North East Victoria
Baby to Toddler
Tastes of our Region
North East Victoria
North East Victoria : October 2008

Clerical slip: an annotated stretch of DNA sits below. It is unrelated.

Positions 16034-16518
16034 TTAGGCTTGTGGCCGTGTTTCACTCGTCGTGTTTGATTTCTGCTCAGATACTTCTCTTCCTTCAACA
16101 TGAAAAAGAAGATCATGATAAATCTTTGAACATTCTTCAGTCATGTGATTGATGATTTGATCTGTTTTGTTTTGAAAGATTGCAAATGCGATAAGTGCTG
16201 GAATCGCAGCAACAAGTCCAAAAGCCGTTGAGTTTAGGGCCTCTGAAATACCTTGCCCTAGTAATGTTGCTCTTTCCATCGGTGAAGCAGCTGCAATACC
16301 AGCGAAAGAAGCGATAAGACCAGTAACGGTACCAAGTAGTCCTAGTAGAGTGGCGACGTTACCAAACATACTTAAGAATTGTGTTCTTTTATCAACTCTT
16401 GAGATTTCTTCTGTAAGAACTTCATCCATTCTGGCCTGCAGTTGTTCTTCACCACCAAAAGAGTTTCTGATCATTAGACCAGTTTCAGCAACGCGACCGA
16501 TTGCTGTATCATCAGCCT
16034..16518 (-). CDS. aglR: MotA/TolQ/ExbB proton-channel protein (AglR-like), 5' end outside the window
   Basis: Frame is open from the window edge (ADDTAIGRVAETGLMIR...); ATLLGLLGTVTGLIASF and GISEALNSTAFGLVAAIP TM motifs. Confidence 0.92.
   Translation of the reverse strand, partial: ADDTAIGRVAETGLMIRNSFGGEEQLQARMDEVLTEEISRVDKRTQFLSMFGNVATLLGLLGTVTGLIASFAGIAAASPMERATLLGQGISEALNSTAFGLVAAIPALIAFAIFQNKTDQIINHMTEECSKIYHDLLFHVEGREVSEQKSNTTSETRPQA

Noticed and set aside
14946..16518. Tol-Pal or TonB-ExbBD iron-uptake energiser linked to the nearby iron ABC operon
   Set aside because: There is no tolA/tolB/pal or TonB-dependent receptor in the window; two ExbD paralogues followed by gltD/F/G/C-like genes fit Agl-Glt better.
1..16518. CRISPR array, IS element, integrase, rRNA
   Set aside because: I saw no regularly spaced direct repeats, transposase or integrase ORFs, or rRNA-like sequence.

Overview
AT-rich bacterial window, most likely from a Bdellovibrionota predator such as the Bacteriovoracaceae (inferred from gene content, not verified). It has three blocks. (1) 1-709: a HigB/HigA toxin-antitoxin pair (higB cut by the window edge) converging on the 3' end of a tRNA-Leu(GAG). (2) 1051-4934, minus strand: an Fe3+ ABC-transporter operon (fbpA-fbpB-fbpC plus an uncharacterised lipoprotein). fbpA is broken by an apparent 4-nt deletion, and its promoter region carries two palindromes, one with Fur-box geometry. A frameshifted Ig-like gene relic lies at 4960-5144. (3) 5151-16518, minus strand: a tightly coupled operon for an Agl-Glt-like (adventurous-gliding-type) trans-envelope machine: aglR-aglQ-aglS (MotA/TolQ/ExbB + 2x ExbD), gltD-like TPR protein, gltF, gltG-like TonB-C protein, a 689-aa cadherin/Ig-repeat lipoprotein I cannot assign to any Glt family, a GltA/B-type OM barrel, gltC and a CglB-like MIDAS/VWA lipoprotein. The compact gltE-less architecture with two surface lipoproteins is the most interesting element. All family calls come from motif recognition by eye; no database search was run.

Education WODONGA has a wide range of educational facilities from preschools to a major university, with some set to undergo major facelifts.There are eight preschools located across the city, catering for children’s early learning needs, which will be changing over the coming years. Wodonga Council was one of fi ve councils to receive a $1 million municipal wide infrastructure grant in June to go towards building an early years’ hub at White Box Rise Estate by 2010. The funds will contribute to the community engagement, planning and design of early years’ hubs across the city and council’s Municipal Infrastructure Plan, with a particular focus on the needs of Wodonga’s new development fronts. The funding will also contribute to the building of a new early years’ hub, in partner- ship with Wodonga South Primary School, at White Box Rise Estate and to redevelop the Belgrade Avenue Preschool by the end of 2009. Silva Drive and Strathmore Street preschools will relocate to the new centre once built at White Box Rise Estate. The White Box Rise Estate centre will provide a child care services, a preschool, and maternal and child health services. Wodonga Council’s early years’ team has been working hard for a number of years on the Early Years’ Services and Facilities plan, which identifi ed the need to redevelop some hubs, and relocate two preschools and one maternal child health clinic to White Box Rise Estate in the future. The Belgrade avenue redevelopment will see the strengthening of the existing preschool, playgroups and maternal and child health with increased space for a range of other services to be located there. Wodonga also has 11 pri- mary schools, including four denominational schools and a special development school for disabled children. Wodonga South Primary School will relocate to White Box Rise Estate, ready for the 2010 school year. The city also has seven excellent secondary schools and colleges, and children can be educated through the public system or enrolled at a school devoted to Catho- lic, Anglican or Lutheran denominations. Wodonga will gain two trade centres to help address the national skills shortage, with Wodonga Senior Secondary College and Catholic College Wodonga sharing in $9.5 mil- lion of Federal Government funding. Wodonga Senior Secondary College will receive $8 million to build a trade training centre at the back of its property that will also serve as an educational hub for outlying schools in the area. Catholic College Wodonga will use its $1.5 million to build a centre focused on labo- ratory skills and aviation training. Construction is set to begin in early 2009 on both centres. Wodonga is home to a regional campus of La Trobe University, where more than 1100 students undertake undergraduate and postgraduate courses across a wide variety of disciplines including environmental management and ecology, psychological sciences, business, sport, tourism and hospitality, educational studies, social sciences, social work and social policy and nursing and midwifery. Wodonga Institute of TAFE provides a broad range of diploma and certificate courses in practical vocations. The Continuing Education Centre supports lifelong learning opportunities in areas such as access learning, general education for adults, English as a second language, later- life learning, personal support, literacy, VCE, and youth pathways. The Flying Fruit Fly School of acrobatics is based in Wodonga and many former stu- dents of the school have gone on to a career in performing arts. The Hume Region Parent Education Service is also available to all residents. Spring/Summer 2008 NORTH EAST VICTORIA — A PLACE TO CALL HOME 31 Pictures clockwise from above left: Osborne Olives stall at the Hume Murray Farmers’ Market at Gateway Village. The revamped Coles supermarket at Birallee shopping centre. Skills & Workforce Participation Minister, Jacinta Allan (at right), offi cially opened The Valleys restaurant at Wodonga TAFE earlier this month. Wodonga residents relax al fresco at one of the cafes in Stanley St. Students of La Trobe University and Wodonga Institute of TAFE share the David Mann Library grounds at the Wodonga campus. Shopping SHOPPING is a breeze in Wodonga, and it is only going to get easier with the opening of a brand new homemakers centre and the re- moval of the railway line from the city’s CBD. The region’s expanding population is already well-serviced by many of Australia’s largest department, grocery, furniture, elec- tronic and hardware chain stores,as well as a number of small boutique outlets full of their own character and charm. There are shopping centres featuring several department and grocery stores, plus specialty stores and food courts. The new Wodonga Homemakers Centre in Anzac Parade, Wodonga will open its doors in December, 2008. The $10 million development has a fl oor area of 12,542 sq m and 12 shop fronts for bulky goods. Director investment attraction Michael Gobel said the Wodonga Homemakers Centre will provide around 120 to 150 jobs for the area. “It will also give our residents another alternative to meet their shopping needs,” he said. Away from the indoor shopping experi- ence, Wodonga is home to two outdoor markets. The Wodonga Market is held on the fi rst Saturday of each month from 9am to 1pm at Woodland Grove (near water tower). The market comprises quality art and craft stalls with entertainment and delectable food. The Hume Murray Farmers’ Market is held on every second Saturday from 8.30am to 12.30pm at Gateway Village on the Lincoln Causeway. The popular market has grown from strength to strength, enabling people to buy direct from the producer and talk direct with the growers. Wodonga also boasts quality restau- rants, coffee shops and taverns that offer wonderful food and entertainment for locals and visitors alike. High St and Stanley St have small eateries and restaurants, including Indian, Chinese, Thai and traditional foods.